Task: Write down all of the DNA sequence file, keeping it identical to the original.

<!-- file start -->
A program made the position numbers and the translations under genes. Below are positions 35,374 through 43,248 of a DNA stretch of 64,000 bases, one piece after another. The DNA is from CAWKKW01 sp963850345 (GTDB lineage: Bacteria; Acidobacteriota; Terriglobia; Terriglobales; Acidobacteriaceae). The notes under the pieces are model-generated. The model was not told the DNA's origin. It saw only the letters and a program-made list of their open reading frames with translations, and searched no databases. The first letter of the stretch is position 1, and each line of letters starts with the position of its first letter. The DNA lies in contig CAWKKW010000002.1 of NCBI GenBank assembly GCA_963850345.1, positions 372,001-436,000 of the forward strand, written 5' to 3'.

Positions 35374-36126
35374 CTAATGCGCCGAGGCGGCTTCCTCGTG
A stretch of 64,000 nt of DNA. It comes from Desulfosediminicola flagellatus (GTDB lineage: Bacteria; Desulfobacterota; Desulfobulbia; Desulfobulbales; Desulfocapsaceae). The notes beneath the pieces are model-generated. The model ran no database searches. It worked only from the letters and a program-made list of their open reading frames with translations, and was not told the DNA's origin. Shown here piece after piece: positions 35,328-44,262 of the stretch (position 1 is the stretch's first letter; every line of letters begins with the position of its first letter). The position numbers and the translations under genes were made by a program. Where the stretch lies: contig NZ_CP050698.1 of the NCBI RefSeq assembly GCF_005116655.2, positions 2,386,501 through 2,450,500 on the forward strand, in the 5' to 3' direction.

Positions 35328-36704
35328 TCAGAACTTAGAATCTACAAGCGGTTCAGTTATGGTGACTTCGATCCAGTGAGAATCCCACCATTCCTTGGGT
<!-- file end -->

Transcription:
A program made the position numbers and the translations under genes. Below are positions 35,374 through 43,248 of a DNA stretch of 64,000 bases, one piece after another. The DNA is from CAWKKW01 sp963850345 (GTDB lineage: Bacteria; Acidobacteriota; Terriglobia; Terriglobales; Acidobacteriaceae). The notes under the pieces are model-generated. The model was not told the DNA's origin. It saw only the letters and a program-made list of their open reading frames with translations, and searched no databases. The first letter of the stretch is position 1, and each line of letters starts with the position of its first letter. The DNA lies in contig CAWKKW010000002.1 of NCBI GenBank assembly GCA_963850345.1, positions 372,001-436,000 of the forward strand, written 5' to 3'.

Positions 35374-36126
35374 CTAATGCGCCGAGGCGGCTTCCTCGTG
A stretch of 64,000 nt of DNA. It comes from Desulfosediminicola flagellatus (GTDB lineage: Bacteria; Desulfobacterota; Desulfobulbia; Desulfobulbales; Desulfocapsaceae). The notes beneath the pieces are model-generated. The model ran no database searches. It worked only from the letters and a program-made list of their open reading frames with translations, and was not told the DNA's origin. Shown here piece after piece: positions 35,328-44,262 of the stretch (position 1 is the stretch's first letter; every line of letters begins with the position of its first letter). The position numbers and the translations under genes were made by a program. Where the stretch lies: contig NZ_CP050698.1 of the NCBI RefSeq assembly GCF_005116655.2, positions 2,386,501 through 2,450,500 on the forward strand, in the 5' to 3' direction.

Positions 35328-36704
35328 TCAGAACTTAGAATCTACAAGCGGTTCAGTTATGGTGACTTCGATCCAGTGAGAATCCCACCATTCCTTGGGT